$\textbf{(A) } 47\qquad\textbf{(B) } 48\qquad\textbf{(C) } 83\qquad\textbf{(D) } 95\qquad\textbf{(E) } 96\qquad$

Solution 1 (Bijection)

Suppose that $t$ tenors and $b$ basses are selected. The requirements are $t\equiv b\pmod{4}$ and $(t,b)\neq(0,0).$

It follows that $b'=8-b$ basses are not selected. Since the ordered pairs $(t,b)$ and the ordered pairs $(t,b')$ have one-to-one correspondence, we consider the ordered pairs $(t,b')$ instead. The requirements become $t\equiv8-b'\pmod{4}$ and $(t,8-b')\neq(0,0),$ which simplify to $t+b'\equiv0\pmod{4}$ and $(t,b')\neq(0,8),$ respectively.

As $t+b'\in\{0,4,8,12\},$ the total number of such groups is \begin{align*} N&=\binom{14}{0}+\binom{14}{4}+\left[\binom{14}{8}-1\right]+\binom{14}{12} \\ &=\binom{14}{0}+\binom{14}{4}+\left[\binom{14}{6}-1\right]+\binom{14}{2} \\ &=1+1001+[3003-1]+91 \\ &=4095, \end{align*} from which $N\equiv\boxed{\textbf{(D) } 95}\pmod{100}.$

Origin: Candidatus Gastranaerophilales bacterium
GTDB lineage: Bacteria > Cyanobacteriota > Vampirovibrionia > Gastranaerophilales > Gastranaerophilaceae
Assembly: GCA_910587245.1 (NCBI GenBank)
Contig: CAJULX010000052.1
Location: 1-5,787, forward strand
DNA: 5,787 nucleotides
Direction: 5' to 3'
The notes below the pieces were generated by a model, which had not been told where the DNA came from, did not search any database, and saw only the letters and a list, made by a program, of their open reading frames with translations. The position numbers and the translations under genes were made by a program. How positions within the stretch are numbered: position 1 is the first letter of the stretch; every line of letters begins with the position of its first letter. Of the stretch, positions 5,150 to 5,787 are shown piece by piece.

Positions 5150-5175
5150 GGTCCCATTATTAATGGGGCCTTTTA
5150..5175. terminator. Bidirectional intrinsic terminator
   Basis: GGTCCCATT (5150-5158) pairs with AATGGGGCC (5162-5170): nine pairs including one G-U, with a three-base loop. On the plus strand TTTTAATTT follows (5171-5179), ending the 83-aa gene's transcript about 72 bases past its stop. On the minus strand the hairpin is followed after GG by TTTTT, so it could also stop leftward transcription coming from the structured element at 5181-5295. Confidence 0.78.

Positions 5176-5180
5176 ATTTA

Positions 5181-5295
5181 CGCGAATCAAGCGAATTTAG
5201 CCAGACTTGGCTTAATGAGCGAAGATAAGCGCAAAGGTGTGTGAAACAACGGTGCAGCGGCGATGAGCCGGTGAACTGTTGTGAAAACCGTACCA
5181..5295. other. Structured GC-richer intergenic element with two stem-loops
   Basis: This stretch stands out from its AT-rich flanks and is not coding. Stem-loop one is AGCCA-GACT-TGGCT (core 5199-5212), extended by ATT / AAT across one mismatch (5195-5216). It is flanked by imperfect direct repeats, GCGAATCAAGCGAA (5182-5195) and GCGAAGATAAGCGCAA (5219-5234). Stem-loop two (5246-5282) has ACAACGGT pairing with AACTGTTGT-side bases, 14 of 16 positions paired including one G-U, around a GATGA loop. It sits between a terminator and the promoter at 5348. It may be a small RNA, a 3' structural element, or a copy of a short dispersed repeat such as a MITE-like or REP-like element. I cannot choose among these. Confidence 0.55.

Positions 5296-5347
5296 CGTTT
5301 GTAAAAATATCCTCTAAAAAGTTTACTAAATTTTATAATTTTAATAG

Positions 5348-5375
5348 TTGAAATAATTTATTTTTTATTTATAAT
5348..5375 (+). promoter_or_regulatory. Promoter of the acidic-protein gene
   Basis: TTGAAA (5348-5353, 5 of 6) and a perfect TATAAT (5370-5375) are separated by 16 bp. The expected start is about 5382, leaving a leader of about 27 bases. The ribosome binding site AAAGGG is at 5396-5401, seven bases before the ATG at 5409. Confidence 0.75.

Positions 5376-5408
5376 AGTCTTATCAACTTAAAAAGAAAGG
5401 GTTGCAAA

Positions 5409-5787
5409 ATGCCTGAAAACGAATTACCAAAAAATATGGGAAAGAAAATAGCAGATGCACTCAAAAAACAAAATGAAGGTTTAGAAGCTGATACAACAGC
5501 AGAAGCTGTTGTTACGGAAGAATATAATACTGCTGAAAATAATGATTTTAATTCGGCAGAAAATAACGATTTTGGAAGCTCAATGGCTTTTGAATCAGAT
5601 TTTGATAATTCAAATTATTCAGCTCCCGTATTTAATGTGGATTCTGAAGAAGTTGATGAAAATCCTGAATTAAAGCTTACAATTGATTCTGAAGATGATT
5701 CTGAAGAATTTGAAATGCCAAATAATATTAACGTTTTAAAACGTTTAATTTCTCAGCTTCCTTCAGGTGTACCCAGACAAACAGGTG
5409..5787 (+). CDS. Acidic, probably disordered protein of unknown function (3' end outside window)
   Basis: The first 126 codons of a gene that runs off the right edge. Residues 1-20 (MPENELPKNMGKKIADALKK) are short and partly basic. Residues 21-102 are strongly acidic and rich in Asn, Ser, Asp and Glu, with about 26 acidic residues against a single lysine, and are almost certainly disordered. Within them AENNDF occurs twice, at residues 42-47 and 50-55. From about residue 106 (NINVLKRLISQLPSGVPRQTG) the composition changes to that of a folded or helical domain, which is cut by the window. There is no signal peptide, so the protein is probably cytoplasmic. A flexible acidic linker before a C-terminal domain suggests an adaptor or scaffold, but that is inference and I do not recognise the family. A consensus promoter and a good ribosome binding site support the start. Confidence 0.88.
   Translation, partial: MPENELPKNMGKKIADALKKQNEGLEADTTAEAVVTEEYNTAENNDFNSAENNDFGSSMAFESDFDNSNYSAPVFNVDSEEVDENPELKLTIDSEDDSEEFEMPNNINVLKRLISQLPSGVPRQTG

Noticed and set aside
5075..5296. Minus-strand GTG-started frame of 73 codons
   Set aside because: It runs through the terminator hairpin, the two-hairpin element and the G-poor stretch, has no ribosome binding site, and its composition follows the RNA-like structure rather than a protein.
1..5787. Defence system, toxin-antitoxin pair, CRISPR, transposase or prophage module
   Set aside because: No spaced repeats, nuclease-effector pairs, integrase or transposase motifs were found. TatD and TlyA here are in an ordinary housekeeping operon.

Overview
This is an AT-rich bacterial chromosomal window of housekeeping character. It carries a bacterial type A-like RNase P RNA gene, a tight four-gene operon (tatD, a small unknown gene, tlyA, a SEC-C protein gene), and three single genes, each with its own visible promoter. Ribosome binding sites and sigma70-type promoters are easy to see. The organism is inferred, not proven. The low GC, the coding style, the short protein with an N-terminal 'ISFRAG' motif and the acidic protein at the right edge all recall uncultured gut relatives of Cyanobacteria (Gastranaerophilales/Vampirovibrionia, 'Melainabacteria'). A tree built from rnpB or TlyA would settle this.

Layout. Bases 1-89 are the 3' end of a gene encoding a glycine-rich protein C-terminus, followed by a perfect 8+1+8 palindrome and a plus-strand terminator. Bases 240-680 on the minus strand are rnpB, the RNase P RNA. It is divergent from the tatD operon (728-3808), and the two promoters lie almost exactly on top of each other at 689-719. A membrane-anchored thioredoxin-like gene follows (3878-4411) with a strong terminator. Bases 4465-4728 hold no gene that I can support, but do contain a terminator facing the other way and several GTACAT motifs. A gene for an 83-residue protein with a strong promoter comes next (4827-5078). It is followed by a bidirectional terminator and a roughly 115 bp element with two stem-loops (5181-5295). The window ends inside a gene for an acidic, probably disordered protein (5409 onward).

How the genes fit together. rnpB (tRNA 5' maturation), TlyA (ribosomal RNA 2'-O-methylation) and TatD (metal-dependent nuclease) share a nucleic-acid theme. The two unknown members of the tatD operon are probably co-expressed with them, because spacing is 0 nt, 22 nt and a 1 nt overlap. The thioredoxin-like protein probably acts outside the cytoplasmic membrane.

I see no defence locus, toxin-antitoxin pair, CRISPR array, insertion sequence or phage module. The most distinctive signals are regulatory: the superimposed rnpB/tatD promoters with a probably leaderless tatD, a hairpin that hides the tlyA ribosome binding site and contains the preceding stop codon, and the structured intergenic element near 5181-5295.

~MRENTHUSIASM

Solution 2 (Vandermonde's Identity)

Suppose that $t$ tenors and $b$ basses are selected. The requirements are $t\equiv b\pmod{4}$ and $(t,b)\neq(0,0).$

Note that $\binom{6}{t}\binom{8}{b}$ different groups can be formed by selecting $t$ tenors and $b$ basses. Since $t-b\in\{-8,-4,0,4\},$ we apply casework:

  1. If $t-b=-8,$ then $\binom{6}{0}\binom{8}{8}$ different group can be formed.
  2. If $t-b=-4,$ then $\sum_{k=0}^{4}\binom{6}{k}\binom{8}{k+4}$ different groups can be formed.
  3. If $t-b=0,$ then $\left[\sum_{k=0}^{6}\binom{6}{k}\binom{8}{k}\right]-1$ different groups can be formed, recalling that $(t,b)\neq(0,0).$
  4. If $t-b=4,$ then $\sum_{k=0}^{2}\binom{6}{k+4}\binom{8}{k}$ different groups can be formed.

By the combinatorial identity $\binom{n}{k}=\binom{n-k}{k}$ and Vandermonde's Identity $\sum_{k=0}^{r}\binom{m}{k}\binom{n}{r-k}=\binom{m+n}{r},$ we find the total number of such groups: \begin{align*} N&=\binom{6}{0}\binom{8}{8}+\left[\sum_{k=0}^{4}\binom{6}{k}\binom{8}{k+4}\right]+\left[\left[\sum_{k=0}^{6}\binom{6}{k}\binom{8}{k}\right]-1\right]+\left[\sum_{k=0}^{2}\binom{6}{k+4}\binom{8}{k}\right] \\ &=\binom{6}{0}\binom{8}{0}+\left[\sum_{k=0}^{4}\binom{6}{k}\binom{8}{4-k}\right]+\left[\left[\sum_{k=0}^{6}\binom{6}{6-k}\binom{8}{k}\right]-1\right]+\left[\sum_{k=0}^{2}\binom{6}{2-k}\binom{8}{k}\right] \\ &=\binom{14}{0}+\binom{14}{4}+\left[\binom{14}{6}-1\right]+\binom{14}{2} \\ &=1+1001+[3003-1]+91 \\ &=4095, \end{align*} from which $N\equiv\boxed{\textbf{(D) } 95}\pmod{100}.$

~MRENTHUSIASM

Solution 3 (Generating Functions)